The scale of the abuse is likely to be even larger than the report initially suggests, with reports detailing how “minibuses” full of children were trafficked out of Telford for the purposes of child sexual exploitation. The inquiry found that the estimated 1,000 figure published in the press in relation to the number of cases of abuse was “considered conservative.”

The report placed blame on the council and social services, as well as West Mercia Police for either not doing enough or not having the resources or will to tackle the culture of abuse within the Telford community. “While some individuals plainly recognized the problem, the structures in place did
not serve victims of child sexual exploitation well,” the report stated.

The inquiry heard how there was a “nervousness about race in Telford and Wellington in particular, bordering on a reluctance to investigate crimes committed by what was described as the ‘Asian’ community,” and held that the remarks were valid in what it described as “this most abject failure.”

“As to failure to take proper action, I am quite satisfied on the evidence that in the
1990s and early 2000s — and even beyond — West Mercia Police allowed a nervousness about race
to become prevalent among officers, and that this led to a reluctance to police parts of Wellington,” Tom Crowther QC stated in his findings.

“It is an undeniable fact that a high proportion of those cases involved perpetrators that were described by victims/survivors and others as being ‘Asian’ or, often, ‘Pakistani.’ The Inquiry has itself also heard such accounts from victims/survivors.

“In considering the evidence, and in particular the disclosed material, I have been cautious not to infer too much from names, which may indicate wider geographical background and indeed religious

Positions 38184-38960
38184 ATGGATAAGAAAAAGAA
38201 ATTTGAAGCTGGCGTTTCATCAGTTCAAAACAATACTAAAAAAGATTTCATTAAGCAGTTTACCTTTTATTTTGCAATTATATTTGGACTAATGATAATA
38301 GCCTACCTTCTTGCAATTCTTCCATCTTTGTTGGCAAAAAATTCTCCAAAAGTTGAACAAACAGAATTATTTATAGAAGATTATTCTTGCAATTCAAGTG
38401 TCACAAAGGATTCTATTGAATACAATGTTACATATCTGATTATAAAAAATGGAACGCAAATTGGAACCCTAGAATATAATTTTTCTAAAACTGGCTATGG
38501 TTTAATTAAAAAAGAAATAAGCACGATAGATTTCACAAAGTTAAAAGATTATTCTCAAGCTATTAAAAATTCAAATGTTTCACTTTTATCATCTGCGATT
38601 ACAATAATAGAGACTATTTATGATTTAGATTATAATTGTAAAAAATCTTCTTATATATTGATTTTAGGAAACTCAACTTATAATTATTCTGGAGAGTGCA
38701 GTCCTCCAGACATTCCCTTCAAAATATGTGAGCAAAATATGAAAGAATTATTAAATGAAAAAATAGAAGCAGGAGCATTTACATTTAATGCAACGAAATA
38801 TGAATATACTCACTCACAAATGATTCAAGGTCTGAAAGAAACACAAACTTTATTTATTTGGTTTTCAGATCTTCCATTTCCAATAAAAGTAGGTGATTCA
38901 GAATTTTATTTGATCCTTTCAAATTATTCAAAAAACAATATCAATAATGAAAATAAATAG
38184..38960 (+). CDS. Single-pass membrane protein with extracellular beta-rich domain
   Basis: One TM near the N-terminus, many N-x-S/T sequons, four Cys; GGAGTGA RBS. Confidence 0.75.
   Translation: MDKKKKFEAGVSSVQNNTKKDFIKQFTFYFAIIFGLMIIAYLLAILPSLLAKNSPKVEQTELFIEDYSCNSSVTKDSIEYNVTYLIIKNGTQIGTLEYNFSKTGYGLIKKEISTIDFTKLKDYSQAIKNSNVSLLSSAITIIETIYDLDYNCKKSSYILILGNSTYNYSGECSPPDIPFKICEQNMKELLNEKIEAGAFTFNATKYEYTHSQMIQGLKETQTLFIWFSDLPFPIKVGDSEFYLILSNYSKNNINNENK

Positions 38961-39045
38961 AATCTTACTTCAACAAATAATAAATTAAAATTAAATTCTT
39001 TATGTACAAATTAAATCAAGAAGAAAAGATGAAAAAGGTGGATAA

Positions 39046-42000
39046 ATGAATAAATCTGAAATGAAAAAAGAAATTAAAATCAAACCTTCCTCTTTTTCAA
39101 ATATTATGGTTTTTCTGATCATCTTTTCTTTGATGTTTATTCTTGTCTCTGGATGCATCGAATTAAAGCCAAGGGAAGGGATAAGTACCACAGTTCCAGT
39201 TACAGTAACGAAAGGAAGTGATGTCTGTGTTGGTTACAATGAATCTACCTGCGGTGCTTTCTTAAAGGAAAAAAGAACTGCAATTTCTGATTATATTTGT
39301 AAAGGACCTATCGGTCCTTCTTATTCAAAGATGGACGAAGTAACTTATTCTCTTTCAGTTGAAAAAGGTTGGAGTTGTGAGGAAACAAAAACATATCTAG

heritage, but are wholly unreliable indicators of national background and (in particular) religious belief. Even bearing that in mind, however, the evidence plainly shows that the majority of child sexual exploitation suspects in Telford during my Terms of Reference were men of southern Asian heritage.”

Report of the Independent Inquiry Telford Child Sexual Exploitation

Evidence from a number of witnesses suggested that certain areas of Wellington in particular were “no-go areas” for police where “young Pakistani boys were feeling they were above the law and they could do what the hell they wanted.”

The inquiry concluded that it was in “no doubt that concern about racism, and being seen to be racist, permeated in the mind of West Mercia Police, and indeed the Council and the minds of some of its employees,” and was satisfied that “this nervousness led to a reluctance to act.”

Following publication of the inquiry’s findings, Assistant Chief Constable Richard Cooper, speaking on behalf of West Mercia Police, said: “I would like to say sorry. Sorry to the survivors and all those affected by child sexual exploitation in Telford. While there were no findings of corruption, our actions fell far short of the help and protection you should have had from us; it was unacceptable, we let you down.

“It is important we now take time to reflect critically and carefully on the content of the report and the recommendations that have been made. We now have teams dedicated to preventing and tackling child exploitation,” he added.